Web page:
Given the popularity of Principal Component Analysis (PCA) in population genetics, it's worth a historical linguist's while to have some idea of how it works and how it's applied there. This popularity might also suggest at first glance that the method has potential for historical linguistics; that possibility may be worth exploring, but it seems more promising as a tool for investigating synchronic language similarity.
Before we can do PCA, of course, we need a data set. Usually, though not always, population geneticists use SNPs - single nucleotide polymorphisms. The genome can be understood as a long "text" in a four-letter "alphabet"; a SNP is a position in that text where the letter used varies between copies of the text (ie between individuals). For each of m individuals, then, you check the value of each of a large number n of selected SNPs. That gives you an m by n data matrix of "letters". You then need to turn this from letters into numbers you can work with. As far as I understand, the way they do that (rather wasteful, but geneticists have such huge datasets they hardly care) is to pick a standard value for each SNP, and replace each letter with 1 if it's identical to that value, and 0 if it isn't. For technical convenience, they sometimes then "normalize" this: for each cell, subtract the mean value of its (SNP) row (so that the row mean ends up as 0), then rescale so that each column has the same variance.
Using this data matrix, you then create a covariance matrix by multiplying the data matrix by its own transposition, divided by the number of markers: in the resulting table, each cell gives a measure of the relationship between a pair of individuals. Assuming simple 0/1 values as described above, each cell will in fact give the proportion of SNPs for which the two individuals both have the same value as the chosen standard. Within linguistics, lexicostatistics offers fairly comparable tables; there, the equivalent of SNPs is lexical items on the Swadesh list, but rather than "same value as the standard", the criterion is "cognate to each other" (or, in less reputable cases, "vaguely similar-looking").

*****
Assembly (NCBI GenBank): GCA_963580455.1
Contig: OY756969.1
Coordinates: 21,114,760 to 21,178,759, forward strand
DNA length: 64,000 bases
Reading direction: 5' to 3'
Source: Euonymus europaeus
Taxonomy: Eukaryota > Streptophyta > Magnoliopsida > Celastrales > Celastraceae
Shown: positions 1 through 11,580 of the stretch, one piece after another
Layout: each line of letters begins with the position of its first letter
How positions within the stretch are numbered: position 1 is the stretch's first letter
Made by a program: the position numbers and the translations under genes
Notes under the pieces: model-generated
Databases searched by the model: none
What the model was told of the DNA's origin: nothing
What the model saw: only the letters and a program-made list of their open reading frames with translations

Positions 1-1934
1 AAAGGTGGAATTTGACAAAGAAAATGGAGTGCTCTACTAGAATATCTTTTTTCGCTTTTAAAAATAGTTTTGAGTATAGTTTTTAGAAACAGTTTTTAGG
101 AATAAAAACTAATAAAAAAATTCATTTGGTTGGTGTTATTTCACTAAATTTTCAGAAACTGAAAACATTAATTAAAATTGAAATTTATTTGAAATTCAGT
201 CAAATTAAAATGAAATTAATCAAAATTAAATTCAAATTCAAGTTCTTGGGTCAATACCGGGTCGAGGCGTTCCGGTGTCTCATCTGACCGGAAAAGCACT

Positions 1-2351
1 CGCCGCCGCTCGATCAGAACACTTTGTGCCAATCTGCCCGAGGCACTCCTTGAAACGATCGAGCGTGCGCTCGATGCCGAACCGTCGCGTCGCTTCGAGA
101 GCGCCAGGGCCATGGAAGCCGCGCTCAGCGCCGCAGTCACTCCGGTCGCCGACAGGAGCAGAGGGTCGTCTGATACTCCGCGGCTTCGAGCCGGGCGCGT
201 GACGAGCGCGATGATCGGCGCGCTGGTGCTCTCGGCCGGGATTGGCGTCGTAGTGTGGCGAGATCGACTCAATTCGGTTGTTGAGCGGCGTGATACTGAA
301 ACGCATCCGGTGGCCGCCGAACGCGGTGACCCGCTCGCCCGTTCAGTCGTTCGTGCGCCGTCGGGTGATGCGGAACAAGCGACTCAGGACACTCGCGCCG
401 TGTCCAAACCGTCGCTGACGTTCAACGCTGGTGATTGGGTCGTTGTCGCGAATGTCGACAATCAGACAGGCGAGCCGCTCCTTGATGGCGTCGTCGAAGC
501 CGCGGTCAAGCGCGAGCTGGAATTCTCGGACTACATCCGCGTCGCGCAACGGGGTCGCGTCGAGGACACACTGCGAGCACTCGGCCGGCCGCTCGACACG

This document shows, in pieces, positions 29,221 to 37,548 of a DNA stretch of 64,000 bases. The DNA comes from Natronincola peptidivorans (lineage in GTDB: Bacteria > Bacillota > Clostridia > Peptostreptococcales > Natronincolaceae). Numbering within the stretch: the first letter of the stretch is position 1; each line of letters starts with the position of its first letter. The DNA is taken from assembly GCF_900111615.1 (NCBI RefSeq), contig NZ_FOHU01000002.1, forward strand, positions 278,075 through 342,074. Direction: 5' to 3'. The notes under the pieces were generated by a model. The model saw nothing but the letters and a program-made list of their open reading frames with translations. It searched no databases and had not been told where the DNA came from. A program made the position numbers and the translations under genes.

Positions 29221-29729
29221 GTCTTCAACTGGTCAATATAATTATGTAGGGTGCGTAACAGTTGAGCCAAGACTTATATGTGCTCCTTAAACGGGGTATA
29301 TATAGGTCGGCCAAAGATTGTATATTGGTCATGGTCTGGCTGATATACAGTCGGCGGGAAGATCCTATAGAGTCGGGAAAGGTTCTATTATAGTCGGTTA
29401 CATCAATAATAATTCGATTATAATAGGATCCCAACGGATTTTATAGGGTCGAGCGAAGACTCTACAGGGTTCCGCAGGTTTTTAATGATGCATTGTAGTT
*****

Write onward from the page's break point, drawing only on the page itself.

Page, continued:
Now, there is typically a lot of redundancy in the data and hence in the relatedness matrix too: in either case, the value of a given cell is fairly predictable from the value of other cells. (If individuals X and Y are very similar, and X is very similar to Z, then Y will also be very similar to Z.) PCA is a tool for identifying these redundancies by finding the covariance matrix's eigenvectors: effectively, rotating the axes in such a way as to get the data points as close to the axes as possible. Each individual is a data point in a space with as many dimensions as there are SNP measurements; for us 3D creatures, that's very hard to visualise graphically! But by picking just the two or three eigenvectors with the highest eigenvalues - ie, the axes contributing most to the data - you can graphically represent the most important parts of what's going on in just a 2D or 3D plot. If two individuals cluster together in such a plot, then they share a lot of their genome - which, in human genetics, is in itself a reliable indicator of common ancestry, since mammals don't really do horizontal gene transfer. (In linguistics, the situation is rather different: sharing a lot of vocabulary is no guarantee of common ancestry unless that vocabulary is particularly basic.) You then try to interpret that fact in terms of concepts such as geographical isolation, founder events, migration, and admixture - the latter two corresponding very roughly to language contact.